I was inspired to write this post by Felicia after reading her latest postEpiphany: distance karate.In this post she talks about a problem she has getting in close and throwing or locking her partner during ipponkumite practice. She states:
"I know it makes no sense, but I think the idea of stepping into a technique to grab someone and take them down intimidates the snot out of me. Like every other little girl on the planet, I grew up on fairy tales like Cinderella and Snow White where the heroine was kind, gentle, giving and nurturing. Sure their gentle nature almost did them in, but in the end, it all worked out, right? I think that's my hope as far as self-defense goes. Perhaps I may even be a little afraid of hurting my adversary, which absolutely makes no sense at all"
Fear of getting hurt or of hurting someone else can be a big barrier to overcome when learning martial arts. I have experienced this barrier myself and it has impeded my progress in karate training for about two years! I now feel that I am finally able to break that barrier down (or rather I am in the process of breaking it down) and as a result my confidence is growing.
I think this fear is fairly common amongst women karateka. We want to learn self-defense but at the same time we are afraid to do it with any conviction. I know there are other women in my club who feel the same. We end up going through the motions of practising our self-defence moves but, like Felicia, we stop short of putting the lock fully on or doing the throw with conviction.
Perhaps it is our upbringing that makes it particularly difficult for us to display the necessary aggression or assertion. It's part of the same social code that tells us to 'always think the best of people' or to trust people until we are absolutely sure they are about to hurt us (in which case it might already be too late to execute an effective defense).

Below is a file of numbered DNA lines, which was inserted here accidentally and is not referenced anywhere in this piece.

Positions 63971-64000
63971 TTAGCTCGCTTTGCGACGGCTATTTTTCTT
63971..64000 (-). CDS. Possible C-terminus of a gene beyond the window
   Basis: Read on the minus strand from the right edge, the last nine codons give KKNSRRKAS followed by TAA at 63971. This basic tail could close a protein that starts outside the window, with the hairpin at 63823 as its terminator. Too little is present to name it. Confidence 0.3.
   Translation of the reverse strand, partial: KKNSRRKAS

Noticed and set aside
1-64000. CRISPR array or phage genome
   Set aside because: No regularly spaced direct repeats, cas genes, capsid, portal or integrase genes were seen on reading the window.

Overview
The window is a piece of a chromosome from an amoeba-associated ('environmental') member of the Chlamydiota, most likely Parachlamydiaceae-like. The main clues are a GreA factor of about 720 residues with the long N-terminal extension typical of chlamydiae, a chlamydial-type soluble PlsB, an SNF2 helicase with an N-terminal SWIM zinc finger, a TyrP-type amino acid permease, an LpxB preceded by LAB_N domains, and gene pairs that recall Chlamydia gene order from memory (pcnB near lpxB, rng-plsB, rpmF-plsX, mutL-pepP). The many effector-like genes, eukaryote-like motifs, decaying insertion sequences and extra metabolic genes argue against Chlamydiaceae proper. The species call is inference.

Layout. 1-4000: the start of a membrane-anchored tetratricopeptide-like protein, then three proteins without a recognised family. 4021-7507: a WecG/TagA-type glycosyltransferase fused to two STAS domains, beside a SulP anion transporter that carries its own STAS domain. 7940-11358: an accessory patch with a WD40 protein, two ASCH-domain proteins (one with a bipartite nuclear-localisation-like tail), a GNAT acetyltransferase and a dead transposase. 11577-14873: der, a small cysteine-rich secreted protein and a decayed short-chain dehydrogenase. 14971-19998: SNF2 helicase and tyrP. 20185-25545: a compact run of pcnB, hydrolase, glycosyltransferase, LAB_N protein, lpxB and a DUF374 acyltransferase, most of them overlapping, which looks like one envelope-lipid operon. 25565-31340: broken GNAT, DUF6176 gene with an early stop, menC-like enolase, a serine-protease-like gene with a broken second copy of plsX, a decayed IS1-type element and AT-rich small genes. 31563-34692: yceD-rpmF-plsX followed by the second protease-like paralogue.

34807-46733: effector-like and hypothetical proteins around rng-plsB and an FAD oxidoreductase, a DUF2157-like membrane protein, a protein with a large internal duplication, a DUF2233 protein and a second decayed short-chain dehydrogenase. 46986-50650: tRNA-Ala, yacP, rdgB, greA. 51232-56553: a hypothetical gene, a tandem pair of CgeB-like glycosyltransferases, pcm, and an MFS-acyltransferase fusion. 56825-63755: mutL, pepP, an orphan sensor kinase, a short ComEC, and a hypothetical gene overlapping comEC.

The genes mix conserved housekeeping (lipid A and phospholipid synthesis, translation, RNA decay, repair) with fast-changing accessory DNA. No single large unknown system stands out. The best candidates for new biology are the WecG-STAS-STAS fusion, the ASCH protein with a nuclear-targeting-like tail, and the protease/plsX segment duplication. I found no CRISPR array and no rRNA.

So why does it take female karateka so long to overcome their fears? I'm talking about senior brown belts still having this reticence -people who have been training for 3-4 years. I think some of the blame has to lie with karate training itself. In many styles of karate pretty well all throwing techniques have been removed from the syllabus, yet traditionally throwing was a core part of karate.
I mentioned earlier that I was now breaking down the barrier of fear that I once experienced. This has really started to happen in the last 3 months since I started to learn kobudo at a jujitsu club. Though I am not learning jujitsu I am expected to join in the break fall practice and hip throws or locking techniques at the beginning of the session with the jujitsukas. I now know how to fall safely and what it feels like to be thrown and guess what- it doesn't hurt!
Here's a video of an impressive break fall drill (this is advanced stuff, I can't do it like that!)
My confidence has grown enormously. Other martial artists I know have actually told me how much they enjoy being thrown! When they are throwing themselves into break falls they are clearly enjoying it, they are like kids throwing themselves around in a ball pool. I didn't used to understand this mentality but now I share it! There is a child like pleasure in throwing yourself around without getting hurt.
It doesn't stop there though. Being liberated from a fear of being hurt gives you greater confidence in executing other karate techniques. It makes you more assertive (rather than aggressive ) in the way you practice all aspects of karate - whether with a partner or solo. However, I have developed a bit of a golden rule for myself: I won't do anything to my partner that I wouldn't tolerate having done to me. If I want to practice a technique assertively on someone then I encourage them to 'lock me tighter' or 'throw me harder', that way I know what it feels like and can better judge if I am doing a technique appropriately.
So for me the key to overcoming fear has been to learn how to fall properly and to learn how to throw and be thrown. I am pleased that in our new SSK syllabus break falling and throwing have been re-introduced to the syllabus so other members of my club will now have the opportunity to learn these skills and hopefully overcome their fears too.
How do you overcome your fear of hurting or being hurt?